Let’s Talk about Depression and Entrepreneurship
Kate Spade’s death was a heavy blow for me.
Here was a woman — an extremely successful entrepreneur who I looked up to — who looked like she had it all. From what we know, her suicide was a surprise even to her family.
We tend to think that successful people can’t struggle with depression, even though the facts clearly tell a different story. As if we needed more proof, we saw depression take the life of Anthony Bourdain that same week.
We know there’s a stigma around mental health and depression. I would argue that it’s even worse for women entrepreneurs. We’re hyper aware of anything that might make us look weak. Many of us face barriers in entrepreneurship because of our gender, and we feel pressure to appear strong and unbreakable in public. The last thing we want to do is give anyone another reason to think we are weak by talking openly about depression.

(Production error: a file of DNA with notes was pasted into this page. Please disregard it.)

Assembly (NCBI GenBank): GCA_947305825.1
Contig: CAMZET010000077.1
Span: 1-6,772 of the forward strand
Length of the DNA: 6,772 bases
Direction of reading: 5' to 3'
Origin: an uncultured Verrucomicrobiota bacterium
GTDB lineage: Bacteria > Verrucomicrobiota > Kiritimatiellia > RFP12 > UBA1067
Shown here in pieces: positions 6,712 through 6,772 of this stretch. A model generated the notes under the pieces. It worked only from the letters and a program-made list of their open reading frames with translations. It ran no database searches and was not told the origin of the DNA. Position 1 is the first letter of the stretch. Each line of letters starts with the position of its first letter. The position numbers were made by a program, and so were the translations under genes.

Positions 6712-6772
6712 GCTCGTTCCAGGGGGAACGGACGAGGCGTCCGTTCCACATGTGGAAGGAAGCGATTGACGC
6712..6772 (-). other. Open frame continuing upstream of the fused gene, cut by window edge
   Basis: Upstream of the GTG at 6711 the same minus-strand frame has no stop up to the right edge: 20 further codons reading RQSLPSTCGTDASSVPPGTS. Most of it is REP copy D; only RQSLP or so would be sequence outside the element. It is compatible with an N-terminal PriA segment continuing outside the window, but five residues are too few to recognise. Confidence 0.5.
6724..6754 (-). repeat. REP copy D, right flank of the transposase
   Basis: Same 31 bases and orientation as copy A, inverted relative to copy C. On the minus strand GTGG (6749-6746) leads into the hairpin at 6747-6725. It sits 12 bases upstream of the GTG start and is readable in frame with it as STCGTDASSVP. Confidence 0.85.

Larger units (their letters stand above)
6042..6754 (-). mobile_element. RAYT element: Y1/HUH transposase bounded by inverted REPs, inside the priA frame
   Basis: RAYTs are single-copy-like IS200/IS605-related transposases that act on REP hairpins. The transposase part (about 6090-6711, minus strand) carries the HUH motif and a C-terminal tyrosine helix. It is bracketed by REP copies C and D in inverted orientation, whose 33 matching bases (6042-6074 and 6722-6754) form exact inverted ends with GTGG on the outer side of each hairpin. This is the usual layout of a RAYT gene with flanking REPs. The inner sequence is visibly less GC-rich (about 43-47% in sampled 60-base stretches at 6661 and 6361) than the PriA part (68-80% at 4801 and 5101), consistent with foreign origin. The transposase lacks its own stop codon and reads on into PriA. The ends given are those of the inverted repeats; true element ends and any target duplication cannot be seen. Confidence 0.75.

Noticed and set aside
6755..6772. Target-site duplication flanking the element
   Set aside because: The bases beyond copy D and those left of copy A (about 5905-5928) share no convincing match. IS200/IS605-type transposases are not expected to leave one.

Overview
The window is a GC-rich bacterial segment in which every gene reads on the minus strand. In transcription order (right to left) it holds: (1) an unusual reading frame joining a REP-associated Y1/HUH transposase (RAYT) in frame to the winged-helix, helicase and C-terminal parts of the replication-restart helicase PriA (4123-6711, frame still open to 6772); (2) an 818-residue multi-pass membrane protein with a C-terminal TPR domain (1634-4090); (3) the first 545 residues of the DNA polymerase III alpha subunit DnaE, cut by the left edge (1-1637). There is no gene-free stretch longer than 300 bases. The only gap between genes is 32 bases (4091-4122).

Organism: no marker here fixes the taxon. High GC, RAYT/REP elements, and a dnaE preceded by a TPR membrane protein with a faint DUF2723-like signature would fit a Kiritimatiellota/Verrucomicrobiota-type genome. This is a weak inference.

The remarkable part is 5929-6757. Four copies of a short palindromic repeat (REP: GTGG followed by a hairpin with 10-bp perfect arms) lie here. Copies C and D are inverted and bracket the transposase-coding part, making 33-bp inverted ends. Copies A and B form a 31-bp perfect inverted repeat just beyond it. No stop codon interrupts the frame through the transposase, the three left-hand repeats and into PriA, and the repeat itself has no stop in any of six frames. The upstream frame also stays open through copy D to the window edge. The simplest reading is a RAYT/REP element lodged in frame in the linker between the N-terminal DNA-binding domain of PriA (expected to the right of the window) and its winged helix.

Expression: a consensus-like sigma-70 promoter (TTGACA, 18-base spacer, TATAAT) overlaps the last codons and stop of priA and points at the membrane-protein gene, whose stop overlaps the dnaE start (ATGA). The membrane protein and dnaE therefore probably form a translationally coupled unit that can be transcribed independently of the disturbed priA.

But that’s exactly what I’m going to do today, because Kate Spade’s death also reminded me of another truth: You can struggle with depression and STILL be a great entrepreneur.
I’ve struggled with depression for at least the last 15 years.
I first started taking antidepressants in college. I was tired all the time. I had insomnia, and I was withdrawing into myself. I didn’t want to be around people. My first doctor encouraged me to think of the medication as a sleeping pill. My second doctor rejected that — I needed to call it what it was.
I worked as a teacher for eight years. From 2007 to 2014, my identity was wrapped up in being a teacher. But in 2011, I started pivoting into entrepreneurship because teaching in a traditional classroom in public schools had brought me to one of the lowest points in my life.